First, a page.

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    I suspect that the inherent contradictions between “arguing from principles” and “arguing from cases” is one of the central perplexes of our times…

  4. Charles Cameron Says:

    Hi Cheryl:
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    I believe the saying was originally attributed to Arnaud-Amaury, Abbot of Cîteaux — a member of the Cistercians or Trappists, Thomas Merton’s order.  
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    Interestingly from my POV, those words might more generally be seen as expressing a principle — not only that behind the Catholic assault on Béziers, but also Colonethe l’s strategy in Algiers and those words of Gilad Sharon.
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    All of which leads me to wonder whether there’s anything of interest to be derived from the proposition:

    strategy : tactics :: principle : situation

    I trust the Zenpundit readership will enlighten me on both the similarities and differences… 
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    and I’m asking because, to the extent that there may be some valid analogical correspondence, I’d imagine that the idea that strategy should dictate tactics would correspond to the idea that principles should dictate cases

  5. morgan Says:

    No Charles, I’m simply saying there will be no solution to the Gaza problem until one of the participants–Israel or the Palestinians admit they have been thoroughly beaten and give up. Which one that will be, I don’t know but I certainly have my preference. History, not philisophical musings, will determine the outcome. But this on-again, off-again series of clashes isn’t going to solve the problem. If it comes down to a military solution, and I expect it will, then it will take a thorough beating for the loser to admit his cause is a forlorn hope. To accomplish that the war will be brutal and all-uncompassing, collateral damge  be damned. {The  Allies in WW II weren’t too concerned with collateral damage as they leveled German cities.]. And, no doubt, will offend the sensisbilities of the rest of the world. If the clash is seen as an existential threat by both sides it will be a very nasty affair. And if nastiness is required, then the French colonel will be in demand.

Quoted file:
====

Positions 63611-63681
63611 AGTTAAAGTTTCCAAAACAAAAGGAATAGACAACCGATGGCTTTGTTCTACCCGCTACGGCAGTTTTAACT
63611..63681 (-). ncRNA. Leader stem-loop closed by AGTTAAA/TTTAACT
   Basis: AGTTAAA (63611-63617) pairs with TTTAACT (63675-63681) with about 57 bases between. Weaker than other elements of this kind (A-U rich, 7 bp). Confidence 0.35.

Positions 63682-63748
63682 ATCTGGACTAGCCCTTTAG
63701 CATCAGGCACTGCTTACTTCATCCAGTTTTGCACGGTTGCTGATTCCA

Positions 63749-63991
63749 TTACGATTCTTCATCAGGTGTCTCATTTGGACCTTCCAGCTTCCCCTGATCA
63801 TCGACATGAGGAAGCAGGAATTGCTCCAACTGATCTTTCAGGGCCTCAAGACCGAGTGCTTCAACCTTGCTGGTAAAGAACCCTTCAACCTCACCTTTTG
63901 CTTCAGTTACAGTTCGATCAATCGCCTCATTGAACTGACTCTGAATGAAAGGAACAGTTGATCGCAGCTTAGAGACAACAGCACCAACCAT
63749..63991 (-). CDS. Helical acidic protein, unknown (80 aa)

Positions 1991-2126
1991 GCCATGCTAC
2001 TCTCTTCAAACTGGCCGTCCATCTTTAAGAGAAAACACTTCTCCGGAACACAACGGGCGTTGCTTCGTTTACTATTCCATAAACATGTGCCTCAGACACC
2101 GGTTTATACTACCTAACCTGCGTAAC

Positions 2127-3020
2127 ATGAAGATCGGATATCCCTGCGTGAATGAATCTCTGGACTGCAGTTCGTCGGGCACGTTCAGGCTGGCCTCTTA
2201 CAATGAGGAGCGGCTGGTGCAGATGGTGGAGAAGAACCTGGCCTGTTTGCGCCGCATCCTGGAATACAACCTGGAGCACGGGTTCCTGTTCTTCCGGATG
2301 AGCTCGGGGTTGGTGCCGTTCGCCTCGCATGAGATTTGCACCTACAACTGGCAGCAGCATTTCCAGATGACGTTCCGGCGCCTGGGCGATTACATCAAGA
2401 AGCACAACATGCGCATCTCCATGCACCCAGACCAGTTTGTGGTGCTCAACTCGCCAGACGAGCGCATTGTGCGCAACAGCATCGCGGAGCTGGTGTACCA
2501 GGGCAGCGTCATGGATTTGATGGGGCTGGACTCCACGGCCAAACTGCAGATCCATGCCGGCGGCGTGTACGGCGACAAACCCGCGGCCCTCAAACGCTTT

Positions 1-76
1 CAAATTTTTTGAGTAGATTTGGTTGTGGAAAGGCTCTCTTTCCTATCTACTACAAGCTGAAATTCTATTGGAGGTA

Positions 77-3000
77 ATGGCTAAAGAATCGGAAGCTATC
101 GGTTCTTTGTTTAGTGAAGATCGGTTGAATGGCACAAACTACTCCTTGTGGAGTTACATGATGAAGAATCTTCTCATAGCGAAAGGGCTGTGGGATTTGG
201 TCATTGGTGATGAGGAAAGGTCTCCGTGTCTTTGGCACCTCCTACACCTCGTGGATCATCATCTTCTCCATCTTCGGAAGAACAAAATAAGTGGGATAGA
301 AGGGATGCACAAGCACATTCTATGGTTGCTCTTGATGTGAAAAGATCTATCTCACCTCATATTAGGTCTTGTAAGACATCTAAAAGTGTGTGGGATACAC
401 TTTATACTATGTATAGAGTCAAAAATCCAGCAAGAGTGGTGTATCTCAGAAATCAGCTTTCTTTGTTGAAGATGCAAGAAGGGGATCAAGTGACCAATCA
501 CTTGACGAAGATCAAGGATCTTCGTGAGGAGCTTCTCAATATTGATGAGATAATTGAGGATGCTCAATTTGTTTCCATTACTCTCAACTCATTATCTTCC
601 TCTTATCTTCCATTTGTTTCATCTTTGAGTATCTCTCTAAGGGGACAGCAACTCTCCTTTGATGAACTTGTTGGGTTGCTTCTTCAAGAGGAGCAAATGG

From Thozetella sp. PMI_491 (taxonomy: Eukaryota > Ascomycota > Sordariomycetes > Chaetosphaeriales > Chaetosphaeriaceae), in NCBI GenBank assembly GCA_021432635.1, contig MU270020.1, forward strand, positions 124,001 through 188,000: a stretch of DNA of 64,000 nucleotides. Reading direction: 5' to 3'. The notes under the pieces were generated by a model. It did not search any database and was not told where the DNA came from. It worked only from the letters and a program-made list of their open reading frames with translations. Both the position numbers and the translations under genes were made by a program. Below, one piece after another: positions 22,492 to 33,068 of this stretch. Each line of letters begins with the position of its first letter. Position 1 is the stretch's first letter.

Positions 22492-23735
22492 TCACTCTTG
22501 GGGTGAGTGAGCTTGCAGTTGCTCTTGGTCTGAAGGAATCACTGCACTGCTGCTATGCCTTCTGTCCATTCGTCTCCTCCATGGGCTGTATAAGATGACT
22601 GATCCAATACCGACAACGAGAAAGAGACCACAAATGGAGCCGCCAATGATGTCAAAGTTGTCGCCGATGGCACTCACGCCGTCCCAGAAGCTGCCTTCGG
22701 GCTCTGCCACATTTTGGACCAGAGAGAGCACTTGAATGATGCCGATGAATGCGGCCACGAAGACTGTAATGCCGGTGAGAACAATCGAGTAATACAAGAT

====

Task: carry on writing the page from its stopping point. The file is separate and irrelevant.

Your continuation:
6. Cheryl Rofer Says:

    Hi Charles –
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    I take it you’re saying something like “God will make the decisions as to the sheep and the goats.” Every context I’ve seen for that saying has had a different resonance, though: “Eliminate all so that the scum will be destroyed. God will take care of the innocent.” Which is laying a pretty big burden on God, or perhaps eschewing one’s own responsibility. Or subordinating the responsibility for the innocent to the responsibility to rid the world of heresy or whatever the scum are peddling.
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    So it seems to me there are several possible principles that may be operative for the people making that kind of determination. I would be interested to hear what principle you think is operative.
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    Strategy : tactics :: principle : situation makes sense to me, or maybe “application” might be substituted for “situation.” Need to think a little more about that.